Arising from the observation that poor weight gain is associated with the development of late severe ROP, several approaches to optimize nutrition in preterm infants have been proposed. It was generally shown that very low birth weight infants can tolerate increased rates of infusion of intravenous fat emulsion solutions from the first week without severe side effects.77 The goal of reducing ROP through this measure has only been partially reached perhaps because of the difficulty in maintaining this regimen.78,79 Another study recommended a more aggressive nutrition practice in the NICUs, which was adopted by some neonatologists.80 Interestingly, this practice was associated with hyperglycemia and an increased demand for insulin, which is also seen in diabetes mellitus.81 In this study, the number of infants with stages 3–4 ROP born at <30 weeks PMA increased from 4% in 2001–2002 to 9% in 2006–2007. Hyperglycemia in the context of ROP has been mainly linked to both relative insulin resistance and defective proinsulin processing.82 In addition, a recent study proposed that hyperglycemia may not be linked to a higher risk of developing severe ROP in very small preterm babies, but the use of insulin significantly increases the risk.83 It may be that treating preterm infants who may have both an increased insulin sensitivity and hyperglycemia is counter productive, even though the body of evidence is not very strong yet. The use of insulin in preterm babies in general seems to offer little clinical benefit but increases the risk of hypoglycemia.84
Genetic factors in ROP
ROP is a complex disease that is influenced by both genetic and environmental factors. Several very small studies have found genetic variants in EPAS1, VEGF, SOD, and members of the WNT family in association with ROP. However, a larger study (817 infants and 543 infants in a replication cohort) to determine genetic variants associated with the severe ROP in a candidate gene cohort study of US preterm infants using the whole genome amplified DNA from the stored blood spot samples and the analyses such as, controlled for multiple comparisons, ancestral eigenvalues, family relatedness, and significant epidemiologic variables in both cohorts, showed that only two intronic single-nucleotide polymorphism in the gene BDNF were associated with the severe ROP.85,86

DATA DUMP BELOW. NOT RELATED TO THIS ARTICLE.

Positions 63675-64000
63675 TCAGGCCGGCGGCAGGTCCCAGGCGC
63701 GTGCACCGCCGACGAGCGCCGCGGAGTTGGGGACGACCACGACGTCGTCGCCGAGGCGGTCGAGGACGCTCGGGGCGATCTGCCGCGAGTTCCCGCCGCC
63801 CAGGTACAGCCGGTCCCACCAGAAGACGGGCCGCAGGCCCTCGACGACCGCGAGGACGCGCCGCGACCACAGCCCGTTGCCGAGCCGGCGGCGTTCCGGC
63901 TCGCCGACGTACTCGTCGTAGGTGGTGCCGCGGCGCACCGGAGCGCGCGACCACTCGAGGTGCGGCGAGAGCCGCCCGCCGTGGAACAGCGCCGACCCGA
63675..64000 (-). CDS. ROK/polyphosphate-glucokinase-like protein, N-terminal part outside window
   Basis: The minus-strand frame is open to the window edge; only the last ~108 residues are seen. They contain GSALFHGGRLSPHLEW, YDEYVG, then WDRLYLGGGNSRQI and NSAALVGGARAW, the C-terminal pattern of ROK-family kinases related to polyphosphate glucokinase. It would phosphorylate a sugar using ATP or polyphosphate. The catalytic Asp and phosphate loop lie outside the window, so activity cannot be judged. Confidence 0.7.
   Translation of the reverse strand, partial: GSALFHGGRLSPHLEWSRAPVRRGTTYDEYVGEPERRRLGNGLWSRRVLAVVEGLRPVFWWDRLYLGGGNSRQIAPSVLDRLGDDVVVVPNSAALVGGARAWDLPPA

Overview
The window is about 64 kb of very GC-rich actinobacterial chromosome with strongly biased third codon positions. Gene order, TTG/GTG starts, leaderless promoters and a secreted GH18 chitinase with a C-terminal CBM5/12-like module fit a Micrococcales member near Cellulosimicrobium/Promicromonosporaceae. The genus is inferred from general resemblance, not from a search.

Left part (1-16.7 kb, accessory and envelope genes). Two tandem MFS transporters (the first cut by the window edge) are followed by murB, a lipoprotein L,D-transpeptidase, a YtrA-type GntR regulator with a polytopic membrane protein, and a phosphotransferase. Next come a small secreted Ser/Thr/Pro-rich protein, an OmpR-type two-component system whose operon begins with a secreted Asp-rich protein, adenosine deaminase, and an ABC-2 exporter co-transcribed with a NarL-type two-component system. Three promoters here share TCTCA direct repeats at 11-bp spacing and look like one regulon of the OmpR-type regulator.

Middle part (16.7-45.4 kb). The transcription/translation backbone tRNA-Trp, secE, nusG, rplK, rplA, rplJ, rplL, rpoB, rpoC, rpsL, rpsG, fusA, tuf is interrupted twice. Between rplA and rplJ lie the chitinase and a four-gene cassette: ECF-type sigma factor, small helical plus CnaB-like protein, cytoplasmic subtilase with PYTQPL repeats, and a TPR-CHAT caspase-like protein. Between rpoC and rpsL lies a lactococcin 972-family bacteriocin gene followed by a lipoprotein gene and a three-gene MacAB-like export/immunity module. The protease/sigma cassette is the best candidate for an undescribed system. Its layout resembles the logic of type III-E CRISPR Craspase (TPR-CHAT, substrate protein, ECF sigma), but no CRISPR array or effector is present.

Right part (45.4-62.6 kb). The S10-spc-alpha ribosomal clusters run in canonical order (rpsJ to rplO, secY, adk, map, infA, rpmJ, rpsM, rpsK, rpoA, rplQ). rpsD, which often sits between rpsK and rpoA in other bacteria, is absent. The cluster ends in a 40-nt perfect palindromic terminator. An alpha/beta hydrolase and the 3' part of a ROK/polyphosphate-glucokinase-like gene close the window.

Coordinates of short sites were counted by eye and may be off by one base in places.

Treatment of ROP
Current treatment is not preventative but deals with the second proliferative phase and not the first phase of ROP, which sets the stage for neovascularization. The first treatment option in Phase II ROP was cryocoagulation of the avascular retina. The results and recommendations following this treatment approach were published in 1990 as the CRYO-ROP study.38,87 However, today, laser photocoagulation has replaced cryotherapy in most countries.88 Yet, the therapeutic principle stays the same: by destroying the avascular retina, the driver of an increased production of vascular GFs is reduced. When applied properly, this procedure is fairly safe and prevents most infants from developing retinal detachment (ROP stages 4 and 5). This intervention at early Phase II is important, as repairing late stage (4 and 5) ROP is unfortunately often associated with poor clinical outcomes.89